The Alphabet: read the label to make sure you’re getting 100% of the Daily Value for most of these basic vitamins:
- A (in the form of beta carotene or mixed carotenoids but not retinol)
- B1 (thiamine),
- B2 (riboflavin),
- B3 (niacin)
- B5 (pantothenic acid)
- B6 (pyridoxine)
- B9 (folic acid)
- B12 (cobalamin)
- C (ascorbic acid)
- E (alpha-tocopherol… but ideally you should look for “mixed tocopherols”)
Keep in mind that your multivitamin provides only the minimum that you need to prevent deficiencies – NOT the amount that promotes optimal health.
That’s why you may want to take extra of some nutrients like vitamin D3. Many doctors are now recommending 2,000 international units per day. You won’t find that in most multivitamins so an extra D3 supplement is a good idea.
Vitamin C is the same. Ideally, you should take at least 2,000 mg of vitamin C a day. Our bodies can’t make vitamin C on their own, so you need to supplement.
There are other nutrients that aren’t included at all in multivitamins but are good basic supplements. These include fish oil or cod liver oil for heart healthy omega-3 fats, and the ubiquinol form of CoQ10 for heart health and better energy. You’ll need a separate supplement for these.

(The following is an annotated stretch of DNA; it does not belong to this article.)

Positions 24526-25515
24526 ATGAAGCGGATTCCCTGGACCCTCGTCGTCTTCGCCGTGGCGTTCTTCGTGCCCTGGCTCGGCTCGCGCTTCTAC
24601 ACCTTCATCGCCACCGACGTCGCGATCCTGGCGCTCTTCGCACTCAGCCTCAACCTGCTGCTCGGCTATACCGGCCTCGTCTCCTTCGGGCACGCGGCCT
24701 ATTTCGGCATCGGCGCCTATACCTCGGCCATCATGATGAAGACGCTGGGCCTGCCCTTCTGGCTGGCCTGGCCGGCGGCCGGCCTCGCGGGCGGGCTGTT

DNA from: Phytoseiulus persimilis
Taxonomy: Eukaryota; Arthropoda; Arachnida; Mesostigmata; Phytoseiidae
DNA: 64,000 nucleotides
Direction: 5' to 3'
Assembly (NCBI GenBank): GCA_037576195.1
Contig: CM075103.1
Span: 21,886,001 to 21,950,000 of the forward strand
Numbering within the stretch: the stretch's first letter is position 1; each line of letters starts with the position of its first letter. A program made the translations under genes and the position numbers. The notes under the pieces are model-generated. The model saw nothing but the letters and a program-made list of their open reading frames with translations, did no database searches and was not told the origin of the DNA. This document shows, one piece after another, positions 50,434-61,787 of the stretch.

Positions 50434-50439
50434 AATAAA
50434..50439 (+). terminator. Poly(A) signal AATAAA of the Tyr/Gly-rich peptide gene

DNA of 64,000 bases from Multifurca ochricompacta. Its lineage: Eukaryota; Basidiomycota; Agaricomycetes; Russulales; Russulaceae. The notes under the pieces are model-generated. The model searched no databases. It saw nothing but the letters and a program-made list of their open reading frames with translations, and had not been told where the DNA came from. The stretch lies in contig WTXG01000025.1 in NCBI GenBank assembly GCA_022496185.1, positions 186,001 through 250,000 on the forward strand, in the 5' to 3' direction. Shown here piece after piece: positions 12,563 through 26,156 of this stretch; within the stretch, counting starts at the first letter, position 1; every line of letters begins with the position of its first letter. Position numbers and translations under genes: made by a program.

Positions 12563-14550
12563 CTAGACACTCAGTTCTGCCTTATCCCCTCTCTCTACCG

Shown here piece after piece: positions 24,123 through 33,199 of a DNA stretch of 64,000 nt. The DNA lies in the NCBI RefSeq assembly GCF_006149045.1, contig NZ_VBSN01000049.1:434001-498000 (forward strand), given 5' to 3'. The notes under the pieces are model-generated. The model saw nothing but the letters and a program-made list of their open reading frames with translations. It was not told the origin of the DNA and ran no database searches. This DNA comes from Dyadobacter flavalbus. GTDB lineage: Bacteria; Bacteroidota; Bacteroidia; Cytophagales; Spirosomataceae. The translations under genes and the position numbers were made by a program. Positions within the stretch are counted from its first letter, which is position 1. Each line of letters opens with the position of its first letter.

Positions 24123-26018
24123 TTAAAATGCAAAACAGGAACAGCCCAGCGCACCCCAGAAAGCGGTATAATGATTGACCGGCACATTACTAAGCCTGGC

Minerals: Look for calcium, magnesium, zinc and selenium as the basics. Good additions are copper, manganese, chromium and boron. (Boron is especially helpful for men as it safeguards their prostate.)
Be careful with iron. It can accumulate in your body and become oxidized. Only take iron if your doctor has determined that you’re iron-deficient. Otherwise, opt for the iron-free version.
Reputable Company: There are thousands of different multivitamin formulations, so don’t get bogged down trying to find the perfect one.
To keep things simple, you can rely on a reputable company for good quality ingredients and good manufacturing practices. The Harvard Study used Centrum Silver, a basic multivitamin for seniors which is widely available in supermarkets and drugstores.
Just choose one brand and make it a daily habit. At pennies a day, a multivitamin really is the cheapest health insurance you can find.
Gaziano J, Sesso HD, Christen WG, et al. Multivitamins in the Prevention of Cancer in Men: The Physicians’ Health Study II Randomized Controlled Trial. JAMA. 2012;():1-10. doi:10.1001/jama.2012.14641.
Sesso HD, Christen WG, Bubes V, et al. Multivitamins in the Prevention of Cardiovascular Disease in Men: The Physicians’ Health Study II Randomized Controlled Trial. JAMA. 2012;308(17):1751-1760. doi:10.1001/jama.2012.14805.
Lonn EM. Multivitamins in Prevention of Cardiovascular Disease. JAMA. 2012;308(17):1802-1803. doi:10.1001/jama.2012.28259.
Susanne Rautiainen, Agneta Åkesson, Emily B Levitan, Ralf Morgenstern, Murray A Mittleman, and Alicja Wolk Multivitamin use and the risk of myocardial infarction: a population-based cohort of Swedish women Am J Clin Nutr November 2010 vol. 92 no. 5 1251-1256